When Amazon’s S3 cloud storage service at Amazon’s US-EAST-1 data centers went down, things went bad. Very, very bad.
How bad? Popular sites such as Quora, Business Insider, Netflix, Reddit and Slack either crashed entirely or were broken. By SimilarTech’s count, over 124,000 sites were affected. A college student told me, “It’s knocked out my school’s technology back end. Students are freaking out because they can’t access assignments.” A cloud consultant told me his phone was ringing off the hook by Amazon Web Services (AWS) customers who wanted to switch to Azure.
You get the idea. It was Bad with a capital B.
And, what caused this multimillion-dollar fiasco? A typo.
I quote from AWS’s explanation message: “The Amazon Simple Storage Service (S3) team was debugging an issue causing the S3 billing system to progress more slowly than expected. At 9:37AM PST, an authorized S3 team member using an established playbook executed a command which was intended to remove a small number of servers for one of the S3 subsystems that is used by the S3 billing process. Unfortunately, one of the inputs to the command was entered incorrectly and a larger set of servers was removed than intended. The servers that were inadvertently removed supported two other S3 subsystems. One of these subsystems, the index subsystem, manages the metadata and location information of all S3 objects in the region.”
Wow. That was one heck of a typo.
One of my favorite jokes is “To err is human. To really foul up takes a computer.” To that I can now add:”And to really, really foul up takes a cloud.”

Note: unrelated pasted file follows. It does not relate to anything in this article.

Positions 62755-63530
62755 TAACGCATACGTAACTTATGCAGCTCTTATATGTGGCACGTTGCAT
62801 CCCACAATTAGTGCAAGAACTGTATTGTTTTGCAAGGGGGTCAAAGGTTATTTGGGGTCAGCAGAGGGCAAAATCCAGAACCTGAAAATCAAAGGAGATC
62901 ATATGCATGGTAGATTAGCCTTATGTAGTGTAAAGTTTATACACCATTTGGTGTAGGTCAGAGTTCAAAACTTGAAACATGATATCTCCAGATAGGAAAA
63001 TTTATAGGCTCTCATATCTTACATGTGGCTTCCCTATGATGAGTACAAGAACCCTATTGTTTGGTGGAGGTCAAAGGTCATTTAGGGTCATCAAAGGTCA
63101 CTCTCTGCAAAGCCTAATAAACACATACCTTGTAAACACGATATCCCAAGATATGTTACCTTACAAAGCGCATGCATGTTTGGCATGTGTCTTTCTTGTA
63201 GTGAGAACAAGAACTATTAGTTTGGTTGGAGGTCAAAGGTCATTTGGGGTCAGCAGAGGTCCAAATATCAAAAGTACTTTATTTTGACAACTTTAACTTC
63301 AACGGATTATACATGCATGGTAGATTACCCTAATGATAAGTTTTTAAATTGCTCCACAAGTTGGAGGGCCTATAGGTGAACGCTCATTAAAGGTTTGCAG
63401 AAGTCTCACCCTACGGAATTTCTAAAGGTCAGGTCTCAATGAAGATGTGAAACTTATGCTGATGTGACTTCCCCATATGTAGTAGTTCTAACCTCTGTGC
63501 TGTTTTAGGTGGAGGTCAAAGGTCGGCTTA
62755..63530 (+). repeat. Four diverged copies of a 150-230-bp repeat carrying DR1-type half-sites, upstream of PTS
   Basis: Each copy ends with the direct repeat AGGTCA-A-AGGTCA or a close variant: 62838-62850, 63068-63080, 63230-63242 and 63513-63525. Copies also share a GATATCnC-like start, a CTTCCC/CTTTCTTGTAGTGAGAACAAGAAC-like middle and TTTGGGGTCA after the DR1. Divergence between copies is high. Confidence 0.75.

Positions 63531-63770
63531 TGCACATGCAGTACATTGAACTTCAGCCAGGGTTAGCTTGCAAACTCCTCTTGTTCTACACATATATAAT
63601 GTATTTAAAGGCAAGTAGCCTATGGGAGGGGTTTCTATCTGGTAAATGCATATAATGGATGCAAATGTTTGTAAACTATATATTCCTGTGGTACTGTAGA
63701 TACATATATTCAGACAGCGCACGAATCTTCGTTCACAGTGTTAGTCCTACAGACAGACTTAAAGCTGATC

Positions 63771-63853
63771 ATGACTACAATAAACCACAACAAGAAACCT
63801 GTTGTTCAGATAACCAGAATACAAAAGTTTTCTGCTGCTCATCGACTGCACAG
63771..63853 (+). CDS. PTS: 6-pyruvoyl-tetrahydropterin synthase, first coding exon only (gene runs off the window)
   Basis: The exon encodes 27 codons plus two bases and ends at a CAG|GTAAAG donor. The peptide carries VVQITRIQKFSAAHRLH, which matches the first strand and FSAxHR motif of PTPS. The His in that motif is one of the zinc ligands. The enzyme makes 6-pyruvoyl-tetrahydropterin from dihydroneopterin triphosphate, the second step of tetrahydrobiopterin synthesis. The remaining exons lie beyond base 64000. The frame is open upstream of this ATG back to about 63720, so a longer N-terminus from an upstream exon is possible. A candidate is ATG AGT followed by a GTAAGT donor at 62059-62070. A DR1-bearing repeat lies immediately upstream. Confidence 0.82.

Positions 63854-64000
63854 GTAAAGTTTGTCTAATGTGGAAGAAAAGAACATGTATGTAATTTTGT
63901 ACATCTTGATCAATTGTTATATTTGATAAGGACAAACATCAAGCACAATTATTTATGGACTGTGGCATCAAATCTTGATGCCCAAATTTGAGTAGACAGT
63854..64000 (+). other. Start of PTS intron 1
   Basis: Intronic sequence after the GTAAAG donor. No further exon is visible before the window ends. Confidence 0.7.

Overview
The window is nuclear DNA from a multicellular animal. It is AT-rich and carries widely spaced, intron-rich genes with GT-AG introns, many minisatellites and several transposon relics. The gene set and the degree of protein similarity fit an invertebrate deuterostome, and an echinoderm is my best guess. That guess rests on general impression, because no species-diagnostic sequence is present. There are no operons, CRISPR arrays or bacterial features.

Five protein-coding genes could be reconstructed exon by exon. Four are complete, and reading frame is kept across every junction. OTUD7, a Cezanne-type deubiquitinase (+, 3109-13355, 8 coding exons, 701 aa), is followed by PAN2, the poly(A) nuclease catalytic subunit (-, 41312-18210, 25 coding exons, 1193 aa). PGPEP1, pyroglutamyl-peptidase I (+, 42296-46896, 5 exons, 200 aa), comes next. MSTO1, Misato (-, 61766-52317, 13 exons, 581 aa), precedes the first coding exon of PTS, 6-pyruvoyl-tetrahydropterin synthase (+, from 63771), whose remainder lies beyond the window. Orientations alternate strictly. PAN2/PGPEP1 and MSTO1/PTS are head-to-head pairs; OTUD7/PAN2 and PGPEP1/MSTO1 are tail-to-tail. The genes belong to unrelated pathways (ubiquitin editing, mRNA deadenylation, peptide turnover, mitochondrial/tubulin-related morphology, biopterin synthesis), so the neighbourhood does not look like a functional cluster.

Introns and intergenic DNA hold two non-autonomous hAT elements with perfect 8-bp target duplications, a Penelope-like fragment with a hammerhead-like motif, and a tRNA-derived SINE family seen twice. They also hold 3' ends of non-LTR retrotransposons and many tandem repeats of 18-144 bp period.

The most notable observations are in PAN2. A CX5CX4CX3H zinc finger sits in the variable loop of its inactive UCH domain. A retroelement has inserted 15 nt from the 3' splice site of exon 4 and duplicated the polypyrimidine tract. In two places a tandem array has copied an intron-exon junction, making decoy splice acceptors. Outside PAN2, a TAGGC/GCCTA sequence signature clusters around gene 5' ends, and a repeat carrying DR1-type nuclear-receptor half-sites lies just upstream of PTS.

People have been nervous about relying on public clouds for some time now. Well, as this just showed, they have reason.
Mind you, this wasn’t all AWS’s fault. Yes, there was a big foul-up at US-East-1, but the other AWS data centers were just fine. Customers, however, chose to keep all their IT assets in one AWS availability zone. If yours is a small business, that’s understandable. Running full-scale businesses in multiple zones isn’t cheap. Major companies, such as the ones listed above, don’t have that excuse.
Even smaller businesses can afford a cloud disaster recovery plan such as those offered by Acornis. But, as this AWS foul-up showed, companies both big and small didn’t bother to protect their systems from failure.
Switching to Azure, Google Cloud, 1&1, whatever won’t make it better. Every cloud will eventually go down.
Oh, and that cloud service-level agreement (SLA) that you thought would protect you? Think again. It covers, at best, your downtime. The damage caused to your business by that downtime is all on you.
Behind the storm clouds there’s a deeper problem. Tristan Louis, internet expert and entrepreneur, wrote recently that while the internet was designed to be decentralized to protect its services, public clouds “have created a model that increases concentration on top of few key players: Amazon, Microsoft and Google now host a large number of sites across the web. Many of those companies customers have opted to host their infrastructure in a single set of data centers, potentially increasing the frailty of the web by recentralized large portion of the net.”
Therefore, as “every new largely centralized system that comes online, the internet becomes more brittle, as centralization creates an increased number of single points of failure.”
If you’re going to continue to invest more of your IT infrastructure in a big public cloud, I encourage you, first, to spread your resources across multiple zones. Next, if you want to be safe, it’s time to reconsider relying so much on the public cloud and look at private and hybrid cloud models.
In either case, there will still be failures, but at least you won’t have all your IT eggs in one fragile cloud basket.